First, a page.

The grappler versus striker debate pushed mixed martial arts into existence and has continued into present-day. In the case of Anthony ‘Fluffy’ Hernandez (5-0), an argument about where the advantage resides is encased in a singular, 185-pound shell.
Hernandez, a heavy-hitting hombre from Marinoble’s Martial Arts and MMAGOLD, doesn’t predict—he expects—to turn the lights out on each of his opponents with one of his lethal strikes. Entering the crimson proving ground at Global Knockout (GKO) 9—March 18th—to meet ‘Big’ Mike Persons (8-4-1), ‘Fluffy’ hadn’t softened his steely mindset. As satisfying as it is for Hernandez to crumple a body to the canvas; more often than not, a submission, namely the guillotine, reveals itself. This scenario was recycled inside Jackson Rancheria Casino Resort’s Grand Oaks Ballroom against Persons, the Stockton native from Cesar Gracie Jiu-Jitsu.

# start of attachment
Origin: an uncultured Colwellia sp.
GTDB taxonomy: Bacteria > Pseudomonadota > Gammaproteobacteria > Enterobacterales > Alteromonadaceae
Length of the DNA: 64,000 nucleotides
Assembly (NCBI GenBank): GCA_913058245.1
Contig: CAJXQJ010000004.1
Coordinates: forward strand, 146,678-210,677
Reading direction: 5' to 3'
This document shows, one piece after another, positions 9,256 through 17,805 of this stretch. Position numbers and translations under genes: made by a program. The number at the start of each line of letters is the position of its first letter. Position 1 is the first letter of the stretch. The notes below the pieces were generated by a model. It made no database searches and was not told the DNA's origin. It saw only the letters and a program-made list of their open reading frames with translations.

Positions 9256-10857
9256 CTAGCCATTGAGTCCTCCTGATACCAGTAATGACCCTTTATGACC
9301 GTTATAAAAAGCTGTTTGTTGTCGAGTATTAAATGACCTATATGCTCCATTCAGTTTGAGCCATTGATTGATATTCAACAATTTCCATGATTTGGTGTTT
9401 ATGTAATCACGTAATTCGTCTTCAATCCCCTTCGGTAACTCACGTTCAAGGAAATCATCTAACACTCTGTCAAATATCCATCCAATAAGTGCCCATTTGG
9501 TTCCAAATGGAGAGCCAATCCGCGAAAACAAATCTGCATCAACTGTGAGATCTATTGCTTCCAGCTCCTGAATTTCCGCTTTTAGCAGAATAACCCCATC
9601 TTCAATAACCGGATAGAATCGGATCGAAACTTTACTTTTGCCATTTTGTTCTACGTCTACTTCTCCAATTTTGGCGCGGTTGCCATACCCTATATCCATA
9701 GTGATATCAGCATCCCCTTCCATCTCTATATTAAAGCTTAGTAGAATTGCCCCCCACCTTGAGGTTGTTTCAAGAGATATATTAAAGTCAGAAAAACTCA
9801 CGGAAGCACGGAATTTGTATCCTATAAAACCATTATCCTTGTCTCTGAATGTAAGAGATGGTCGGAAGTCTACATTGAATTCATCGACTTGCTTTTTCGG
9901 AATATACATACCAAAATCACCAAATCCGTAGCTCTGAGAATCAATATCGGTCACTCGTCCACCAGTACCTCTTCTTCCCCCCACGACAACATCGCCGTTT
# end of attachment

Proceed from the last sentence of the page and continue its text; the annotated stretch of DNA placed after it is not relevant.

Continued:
Round one opened with a process of measuring distance and timing. When both of these middleweights decided to implement their game plan, the scales immediately tipped in the favor of ‘Fluffy.’ Although Persons owned the height and reach advantage, he chose to close the distance and avoid the twenty-three year old phenom’s fluent kickboxing. Following a failed takedown and forcing Hernandez against the fence, Persons’ aggressive, Skrap Pack style was stalled from the get-go. The flurries from Hernandez punished Persons until his neck was far too exposed. Shortly after the three-minute mark, a fourth guillotine finish was added to Hernandez’s resume.
With eighty percent of Hernandez’s wins pixelating by way of submission, one would surmise that the grappler is far superior to the striker, but ‘Fluffy,’ with a thirst to break bones and spill the blood of others, would counter with his desire to earn the devastating knockout.